Roughly 40 percent of all food produced ends up wasted, and now with coronavirus, it appears that the figure is going up – even while food insecurity is rising. So reports Elizabeth Royte in a FERN story with National Geographic, which digs into the bottlenecks that exist in our food system, especially when a huge portion of it shuts down.
With food hoarding by the home-bound, municipal compost operations say more food is getting tossed. Restaurants also had a huge immediate problem, once they were told to shut their doors or convert to take-out operations, which typically have smaller volume.
In the midst of this, produce farms big and small have been caught flat-footed, since customers have disappeared and some farmers markets closed down. “Farmers planned for their sales outlets months ago when they planted,” says Ben Feldman of the Farmers Market Coalition. “If their markets are forced to close and they can’t pivot to other sales outlets, that produce will rot in the field.”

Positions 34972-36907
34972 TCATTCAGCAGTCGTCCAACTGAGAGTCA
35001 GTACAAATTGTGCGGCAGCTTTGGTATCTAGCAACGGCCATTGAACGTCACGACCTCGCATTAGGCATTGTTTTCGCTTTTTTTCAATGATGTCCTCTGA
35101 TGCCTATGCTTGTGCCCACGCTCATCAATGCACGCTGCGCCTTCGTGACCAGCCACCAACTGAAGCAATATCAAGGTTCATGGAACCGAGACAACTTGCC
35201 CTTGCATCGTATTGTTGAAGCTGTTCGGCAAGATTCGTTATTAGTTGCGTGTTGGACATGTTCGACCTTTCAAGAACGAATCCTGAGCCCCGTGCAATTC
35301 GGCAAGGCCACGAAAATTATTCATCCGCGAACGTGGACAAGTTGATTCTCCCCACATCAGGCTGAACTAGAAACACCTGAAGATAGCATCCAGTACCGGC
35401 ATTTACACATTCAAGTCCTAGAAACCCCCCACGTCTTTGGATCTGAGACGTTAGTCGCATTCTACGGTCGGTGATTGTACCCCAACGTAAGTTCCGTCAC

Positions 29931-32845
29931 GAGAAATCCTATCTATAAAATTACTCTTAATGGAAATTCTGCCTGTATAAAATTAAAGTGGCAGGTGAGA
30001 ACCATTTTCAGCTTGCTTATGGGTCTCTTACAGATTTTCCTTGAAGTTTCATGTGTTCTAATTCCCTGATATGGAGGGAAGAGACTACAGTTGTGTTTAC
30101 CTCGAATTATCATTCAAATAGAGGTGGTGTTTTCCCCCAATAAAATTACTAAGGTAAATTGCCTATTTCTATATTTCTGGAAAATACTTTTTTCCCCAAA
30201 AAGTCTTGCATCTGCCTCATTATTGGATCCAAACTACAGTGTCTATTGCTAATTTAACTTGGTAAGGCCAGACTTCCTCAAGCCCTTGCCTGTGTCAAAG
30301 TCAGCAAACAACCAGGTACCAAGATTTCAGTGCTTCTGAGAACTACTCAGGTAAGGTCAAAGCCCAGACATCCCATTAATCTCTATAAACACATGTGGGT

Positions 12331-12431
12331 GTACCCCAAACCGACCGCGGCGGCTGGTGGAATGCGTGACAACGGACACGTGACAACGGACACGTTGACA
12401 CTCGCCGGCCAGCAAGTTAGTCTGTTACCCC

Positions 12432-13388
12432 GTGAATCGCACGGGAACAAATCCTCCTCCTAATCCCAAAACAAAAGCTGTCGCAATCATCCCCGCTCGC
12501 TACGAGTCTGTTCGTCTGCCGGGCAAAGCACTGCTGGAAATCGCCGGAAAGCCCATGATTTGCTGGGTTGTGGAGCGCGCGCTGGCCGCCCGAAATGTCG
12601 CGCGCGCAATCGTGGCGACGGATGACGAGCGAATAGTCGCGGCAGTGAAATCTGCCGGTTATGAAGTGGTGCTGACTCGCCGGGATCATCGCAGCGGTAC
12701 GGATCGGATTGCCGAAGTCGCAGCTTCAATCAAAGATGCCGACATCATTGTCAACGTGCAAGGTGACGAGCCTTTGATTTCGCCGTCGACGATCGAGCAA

Meanwhile, food banks are seeing donations from supermarkets dry up, at a time when demand for food aid is rising sharply.
But Royte pointed to a number of solutions. Home cooks can freeze what they can’t eat; restaurants have found ways to distribute their food to the needy; and food banks have had to establish new channels for donations. Nothing will happen quickly, especially with the landscape changing almost daily.